Welcome to this week’s edition of Submit Your Stories Sunday. Every week I bring you a unique call for submissions to help you find a home for your stories or inspire a new one. Each call will contain a speculative element and will offer payment upon acceptance. Next, I’ll recommend a story to get you thinking about your own submission and to help you get a feel for the editor’s tastes.
This week we’re subbing to Lackington’s and we’re reading Heavy Reprises of Dark Berceuse by Priya Sridhar.
Eligibility: speculative stories from 1 500 to 5k words for an issue themed “archives”
Take Note: Lackington’s prefers experimental prose and structures
Submit by: currently open; closing when full (they estimate 8-12 weeks)
Payment Offered: $0.01 CDN per word ($25 minimum)
A Story to Familiarize Yourself With the Editor’s Tastes
This week we’re reading a sample story from Lackington’s website, Heavy Reprises of Dark Berceuse by Priya Sridhar.Click here to go read this story.
This is a fairly dark story, we have characters living in fear and pain and they aren’t going to find reprieve but that which they find inside their music. General Tanager delivers a violinist, Starling, to the kingdom of the sorceress side of two warring queens, one fae, one a sorceress. There’s a hint to the idea of a talented peasant left to the whims of a warring monarchy: they are helpless, but if they’re clever, they can keep themselves alive.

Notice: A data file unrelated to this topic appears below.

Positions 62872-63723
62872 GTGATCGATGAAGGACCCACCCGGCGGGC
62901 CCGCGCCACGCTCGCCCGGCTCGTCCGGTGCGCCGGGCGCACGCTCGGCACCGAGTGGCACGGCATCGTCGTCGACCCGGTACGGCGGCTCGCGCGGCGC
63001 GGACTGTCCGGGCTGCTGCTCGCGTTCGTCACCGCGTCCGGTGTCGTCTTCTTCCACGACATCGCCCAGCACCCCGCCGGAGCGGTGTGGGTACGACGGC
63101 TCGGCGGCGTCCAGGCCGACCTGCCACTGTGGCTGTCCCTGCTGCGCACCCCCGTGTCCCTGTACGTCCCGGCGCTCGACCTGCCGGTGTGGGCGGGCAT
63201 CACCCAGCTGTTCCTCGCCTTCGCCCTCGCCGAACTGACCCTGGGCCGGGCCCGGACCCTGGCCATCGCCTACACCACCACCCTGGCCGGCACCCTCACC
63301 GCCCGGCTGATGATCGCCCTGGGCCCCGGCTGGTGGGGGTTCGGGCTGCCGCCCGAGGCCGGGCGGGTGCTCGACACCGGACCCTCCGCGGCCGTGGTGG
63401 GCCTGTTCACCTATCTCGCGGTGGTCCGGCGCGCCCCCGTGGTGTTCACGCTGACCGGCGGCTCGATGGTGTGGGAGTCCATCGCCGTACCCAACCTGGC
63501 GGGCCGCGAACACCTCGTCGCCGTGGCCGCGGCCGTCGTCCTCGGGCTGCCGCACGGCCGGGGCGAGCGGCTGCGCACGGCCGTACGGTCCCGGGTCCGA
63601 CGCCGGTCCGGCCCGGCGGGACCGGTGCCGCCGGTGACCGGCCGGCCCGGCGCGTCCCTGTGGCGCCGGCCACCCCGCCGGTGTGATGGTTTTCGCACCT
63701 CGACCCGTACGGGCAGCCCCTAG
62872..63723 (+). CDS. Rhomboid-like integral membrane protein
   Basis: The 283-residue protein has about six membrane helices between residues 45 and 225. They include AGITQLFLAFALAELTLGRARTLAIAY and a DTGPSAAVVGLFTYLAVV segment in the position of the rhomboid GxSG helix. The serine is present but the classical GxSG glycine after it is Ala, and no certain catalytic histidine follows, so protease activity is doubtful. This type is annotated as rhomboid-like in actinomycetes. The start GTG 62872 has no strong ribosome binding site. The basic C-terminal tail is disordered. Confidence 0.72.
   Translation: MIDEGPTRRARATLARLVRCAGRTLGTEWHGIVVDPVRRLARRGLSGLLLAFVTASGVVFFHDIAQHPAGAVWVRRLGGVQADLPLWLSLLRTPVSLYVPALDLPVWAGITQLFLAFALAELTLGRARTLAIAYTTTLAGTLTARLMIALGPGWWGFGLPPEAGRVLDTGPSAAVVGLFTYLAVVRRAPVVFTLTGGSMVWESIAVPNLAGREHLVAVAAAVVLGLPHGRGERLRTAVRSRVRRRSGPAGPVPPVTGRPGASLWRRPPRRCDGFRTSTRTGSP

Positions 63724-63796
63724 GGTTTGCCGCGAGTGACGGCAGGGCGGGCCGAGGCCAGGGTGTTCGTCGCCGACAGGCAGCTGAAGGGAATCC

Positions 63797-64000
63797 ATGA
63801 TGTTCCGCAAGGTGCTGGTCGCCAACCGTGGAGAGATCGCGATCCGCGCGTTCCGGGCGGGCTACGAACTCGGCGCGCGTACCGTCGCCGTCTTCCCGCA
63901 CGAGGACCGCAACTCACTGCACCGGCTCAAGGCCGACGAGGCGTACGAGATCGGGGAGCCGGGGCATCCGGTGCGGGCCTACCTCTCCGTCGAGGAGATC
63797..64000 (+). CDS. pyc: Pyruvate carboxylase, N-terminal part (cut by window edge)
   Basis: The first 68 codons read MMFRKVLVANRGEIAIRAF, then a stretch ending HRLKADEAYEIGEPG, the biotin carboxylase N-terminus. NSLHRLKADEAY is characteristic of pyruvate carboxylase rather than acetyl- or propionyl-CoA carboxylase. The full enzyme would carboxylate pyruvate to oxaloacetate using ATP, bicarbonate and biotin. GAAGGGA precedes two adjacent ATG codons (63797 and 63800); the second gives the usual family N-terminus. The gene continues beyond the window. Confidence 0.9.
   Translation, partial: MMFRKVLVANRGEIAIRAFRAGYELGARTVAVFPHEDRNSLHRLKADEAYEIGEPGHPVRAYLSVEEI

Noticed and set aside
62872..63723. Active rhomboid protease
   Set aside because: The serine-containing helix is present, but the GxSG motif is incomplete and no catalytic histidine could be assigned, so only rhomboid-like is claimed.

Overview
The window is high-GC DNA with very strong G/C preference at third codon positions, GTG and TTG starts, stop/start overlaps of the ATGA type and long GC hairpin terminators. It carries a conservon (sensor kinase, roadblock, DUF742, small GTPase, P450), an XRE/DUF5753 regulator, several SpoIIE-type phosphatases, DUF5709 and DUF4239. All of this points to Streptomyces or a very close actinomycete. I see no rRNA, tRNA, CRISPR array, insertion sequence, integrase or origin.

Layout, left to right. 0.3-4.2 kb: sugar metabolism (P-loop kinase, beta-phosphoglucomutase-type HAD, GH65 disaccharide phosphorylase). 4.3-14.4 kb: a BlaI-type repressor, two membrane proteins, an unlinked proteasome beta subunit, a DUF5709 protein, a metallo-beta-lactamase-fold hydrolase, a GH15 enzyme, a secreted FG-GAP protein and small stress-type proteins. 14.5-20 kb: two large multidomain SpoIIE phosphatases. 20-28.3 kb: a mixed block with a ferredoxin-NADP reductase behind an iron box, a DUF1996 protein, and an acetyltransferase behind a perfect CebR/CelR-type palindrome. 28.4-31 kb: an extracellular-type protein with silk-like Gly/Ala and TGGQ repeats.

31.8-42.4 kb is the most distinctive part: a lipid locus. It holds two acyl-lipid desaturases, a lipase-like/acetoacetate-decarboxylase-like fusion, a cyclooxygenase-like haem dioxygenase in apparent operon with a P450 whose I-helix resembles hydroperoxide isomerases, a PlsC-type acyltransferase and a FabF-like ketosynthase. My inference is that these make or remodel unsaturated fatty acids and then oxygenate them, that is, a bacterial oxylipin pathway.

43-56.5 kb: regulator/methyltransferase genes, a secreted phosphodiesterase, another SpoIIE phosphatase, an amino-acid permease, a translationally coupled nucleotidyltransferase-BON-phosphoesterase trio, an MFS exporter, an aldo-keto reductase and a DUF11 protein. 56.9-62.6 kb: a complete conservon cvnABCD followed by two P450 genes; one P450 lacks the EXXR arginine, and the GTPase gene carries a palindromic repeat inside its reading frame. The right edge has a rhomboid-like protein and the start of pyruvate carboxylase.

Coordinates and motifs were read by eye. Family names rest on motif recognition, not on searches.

Starling is tasked with composing a battle cry for the birds that Tanager uses to complete her work, whether that is protecting the castle or capturing Starlings from their music schools. The story itself is written with poetic prose, but the key here lays in the music and revealed by the title, Heavy Reprises of a Dark Berceuse. A reprise, in music, refers to repetition; of the opening material coming back, and repeated, later in the song. In this story, opening as the Tanager sends her birds to claim the Starling, the reprise is the second battle fought by the Tanager’s birds, this time to protect the Starling. A berceuse is a term for soothing music, or a lullaby, which suits this story because it does feel like a dark lullaby. It has its helplessness and fear, but it’s told in such a way that the reader feels the hope lurking in the shadows.
Likewise, the structure of the story is broken into headings; moderato, adagio, tenuto, and finale. Each of these headings represent tempos in music, which is essentially the speed at which the notes are played, and these headings match the level of tension building in the story itself. And again, all of this folds back into the characters themselves, each of them named after birds, using birds to do their work, and birds being a creature of music themselves, well, you see how well-knotted together this theme and story world become.
I think this could be considered a heavy read for some readers, especially for those who may not be familiar with the musical theory (like myself), but once you have the key to understanding, it’s a very strange and vivid world Sridhar has created here. The musical wordcraft is beautiful.
Do you have any passions that could lend to an experimental story? Is there a story form you’ve been wanting to try but aren’t sure you can pull it off? Here’s your chance. All they can say is no.
Happy writing, friends, I hope this finds you well.